Like we said before, we don’t recommend this for the typical investor. This is a highly advanced topic for investors who really want to get into the nitty-gritty of their portfolios.

The returns you stand to gain just aren’t worth building it — especially when there are simpler approaches to investing that will still help you get rich.

Instead, what we recommend is focusing on one of the most important things when it comes to investing: Asset allocation.

While it’s important to diversify within individual assets like stocks, it’s even more important to allocate across different asset classes like stocks, bonds, and cash.

When you invest in any one of those asset classes, it’s a dangerous game — especially over the long term. This is why asset allocation is so important.

When you consider how you want to set up your asset allocation, you need to think about the returns of each asset class. Higher risk generally means higher potential for reward.

This means two things:

  • If you want to get rich quick, you’ll probably fail — and big.
  • You need to have a variety of assets in your portfolio.

A 1991 study discovered that 91.5% of the results from long-term portfolio performance came from how the investments were allocated. This means that asset allocation is CRUCIAL to how your portfolio performs.

The simple solution: Lifecycle funds

Knowing that asset allocation is crucial, I highly suggest getting lifecycle funds (or target date funds).

These are funds that diversify and allocate your assets based on your age. As you age, they automatically adjust for you.


If you plan to retire in about 30 years, a good target date fund for you might be the Vanguard Target Retirement 2050 Fund (VFIFX). The 2050 represents the year in which you’ll likely retire.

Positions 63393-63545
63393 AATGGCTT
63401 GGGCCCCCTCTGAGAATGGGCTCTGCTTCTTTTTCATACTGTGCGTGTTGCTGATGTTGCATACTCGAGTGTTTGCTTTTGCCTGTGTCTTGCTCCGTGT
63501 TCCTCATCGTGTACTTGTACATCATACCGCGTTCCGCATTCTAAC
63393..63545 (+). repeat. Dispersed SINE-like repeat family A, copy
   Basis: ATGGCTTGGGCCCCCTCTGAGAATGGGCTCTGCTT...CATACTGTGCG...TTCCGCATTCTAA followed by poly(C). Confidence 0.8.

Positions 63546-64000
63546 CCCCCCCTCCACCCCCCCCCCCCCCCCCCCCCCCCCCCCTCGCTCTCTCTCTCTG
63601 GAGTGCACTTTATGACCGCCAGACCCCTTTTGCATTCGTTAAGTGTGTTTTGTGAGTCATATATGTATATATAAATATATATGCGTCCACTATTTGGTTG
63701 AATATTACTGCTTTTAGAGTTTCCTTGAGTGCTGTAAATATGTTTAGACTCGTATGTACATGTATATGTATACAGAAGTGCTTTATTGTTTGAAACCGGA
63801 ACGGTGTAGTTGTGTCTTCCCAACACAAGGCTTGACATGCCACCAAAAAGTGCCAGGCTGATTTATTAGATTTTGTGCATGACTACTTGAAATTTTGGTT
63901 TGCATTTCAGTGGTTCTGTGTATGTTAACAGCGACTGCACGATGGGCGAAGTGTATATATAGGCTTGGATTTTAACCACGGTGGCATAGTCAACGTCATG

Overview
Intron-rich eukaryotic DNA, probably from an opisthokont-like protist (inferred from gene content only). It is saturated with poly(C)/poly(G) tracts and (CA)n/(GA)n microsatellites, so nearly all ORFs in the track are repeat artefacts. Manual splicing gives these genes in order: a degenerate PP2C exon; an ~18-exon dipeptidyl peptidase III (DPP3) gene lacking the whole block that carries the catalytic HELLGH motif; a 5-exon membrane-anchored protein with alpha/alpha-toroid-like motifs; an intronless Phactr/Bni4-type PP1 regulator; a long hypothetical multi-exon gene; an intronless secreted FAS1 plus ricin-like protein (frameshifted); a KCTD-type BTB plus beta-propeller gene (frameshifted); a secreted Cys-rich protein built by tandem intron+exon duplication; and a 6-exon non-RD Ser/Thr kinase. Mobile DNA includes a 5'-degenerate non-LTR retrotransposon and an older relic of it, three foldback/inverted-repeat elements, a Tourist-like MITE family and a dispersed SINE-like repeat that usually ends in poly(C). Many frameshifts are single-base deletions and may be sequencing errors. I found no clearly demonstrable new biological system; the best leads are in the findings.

Since 2050 is still a ways away, this fund will contain more risky investment such as stocks. However, as it gets closer and closer to 2050, the fund will automatically adjust to contain safer investments such as bonds, because you’re getting closer to retirement age.

These funds aren’t for everyone though. You might have a different level of risk or different goals. (At a certain point, you may want to choose individual index funds inside and outside of retirement accounts for tax advantages.)

However, they are designed for people who don’t want to mess around with rebalancing their portfolio at all. For you, the ease of use that comes with lifecycle funds might outweigh the loss of returns.

I spent years getting my asset allocation right — and that’s why I’m happy you’re here.

If you’re interested in things like diversifying your portfolio, I want to give you something that can help you start building that portfolio today.

In it, you’ll learn how to:

  • Master your 401k: Take advantage of free money offered to you by your company … and get rich while doing it.
  • Manage Roth IRAs: Start saving for retirement in a worthwhile long-term investment account.
  • Spend the money you have — guilt-free: By leveraging the systems in this book, you’ll learn exactly how you’ll be able to save money to spend without the guilt.